July 2014
July 03, 2014

Educators at 4201 Schools: 'Ramp up fight for funding'

Author: By Kara Smith
Source: NYSUT United

Educators at NYSUT's 4201 Schools Conference, hosted by the Lexington School for the Deaf in Queens, called on the union to ramp up the fight for increased funding for the schools, which educate students who are deaf, blind and/or physically disabled.

"Because students require more support services — such as occupational therapy, physical therapy and counseling — many children are denied entrance to our schools because we don't have the funding to provide the services they need," said Carolyn Phillips, a math teacher and member of the Henry Viscardi School Faculty Association.

The Nassau County school educates students with severe physical disabilities.

NYSUT represents members at eight of the state's 11 private, state-supported 4201 Schools, so named for the provision of the Education Law where the schools are listed.

State funding for 4201 Schools has been flat for the past four years, and cut in the three years before that.

"We've had no salary or step increases and we're losing experienced teachers," said Scott Tarr, president of the Lexington School Teachers Association.

NYSUT is pushing two state bills. One would provide annual funding increases for 4201 Schools; the other would make the schools' board meetings public, helping members stay abreast of schoolwide decisions. Assembly members Shelley Mayer, D-Yonkers, chair of the subcommittee on students with special needs, and Cathy Nolan, D-Queens, chair of the education committee, encouraged the educators to write letters and invite lawmakers to their schools.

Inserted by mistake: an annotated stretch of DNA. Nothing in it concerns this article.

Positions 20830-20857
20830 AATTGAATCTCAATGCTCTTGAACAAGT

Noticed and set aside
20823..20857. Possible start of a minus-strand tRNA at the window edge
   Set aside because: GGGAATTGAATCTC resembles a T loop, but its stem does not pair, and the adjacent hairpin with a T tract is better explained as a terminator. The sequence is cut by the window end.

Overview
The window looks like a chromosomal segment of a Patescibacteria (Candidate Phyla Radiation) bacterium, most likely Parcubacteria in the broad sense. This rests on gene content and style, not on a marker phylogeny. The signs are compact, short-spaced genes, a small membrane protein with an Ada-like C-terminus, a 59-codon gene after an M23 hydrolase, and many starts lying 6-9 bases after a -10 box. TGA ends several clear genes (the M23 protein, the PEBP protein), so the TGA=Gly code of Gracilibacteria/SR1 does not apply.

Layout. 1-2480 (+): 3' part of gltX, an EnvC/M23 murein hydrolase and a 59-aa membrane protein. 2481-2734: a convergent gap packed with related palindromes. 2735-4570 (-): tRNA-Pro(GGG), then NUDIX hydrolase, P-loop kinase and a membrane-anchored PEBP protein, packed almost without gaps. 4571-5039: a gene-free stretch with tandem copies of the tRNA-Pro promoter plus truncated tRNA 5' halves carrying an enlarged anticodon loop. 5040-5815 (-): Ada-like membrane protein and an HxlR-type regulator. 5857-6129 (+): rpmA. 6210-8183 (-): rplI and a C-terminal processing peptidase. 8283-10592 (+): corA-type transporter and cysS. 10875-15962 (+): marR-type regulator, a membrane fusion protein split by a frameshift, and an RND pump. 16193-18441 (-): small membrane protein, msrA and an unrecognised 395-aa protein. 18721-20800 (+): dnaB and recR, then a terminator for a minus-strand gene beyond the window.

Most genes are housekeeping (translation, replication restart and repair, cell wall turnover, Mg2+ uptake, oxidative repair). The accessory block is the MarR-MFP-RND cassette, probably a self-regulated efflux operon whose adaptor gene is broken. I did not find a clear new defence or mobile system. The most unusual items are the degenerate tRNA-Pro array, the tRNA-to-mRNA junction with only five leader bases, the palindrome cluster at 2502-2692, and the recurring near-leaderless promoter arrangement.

Diane Gonzalez, president of the TA of St. Mary's School for the Deaf in Buffalo, said 4201 Schools are the least restrictive environment for their students. Since everyone signs, students have direct access to language, allowing them to receive information via their chosen communication domain.

"Our school also offers important social opportunities for students — they have a normal school experience," she said.

Dawn Barratta, a physical therapist at the Henry Viscardi school, agrees. "They may not get that at a mainstream school," she said.

NYSUT Vice President Catalina Fortino thanked participants at the June event for the comments: "Any feedback you can provide is welcomed."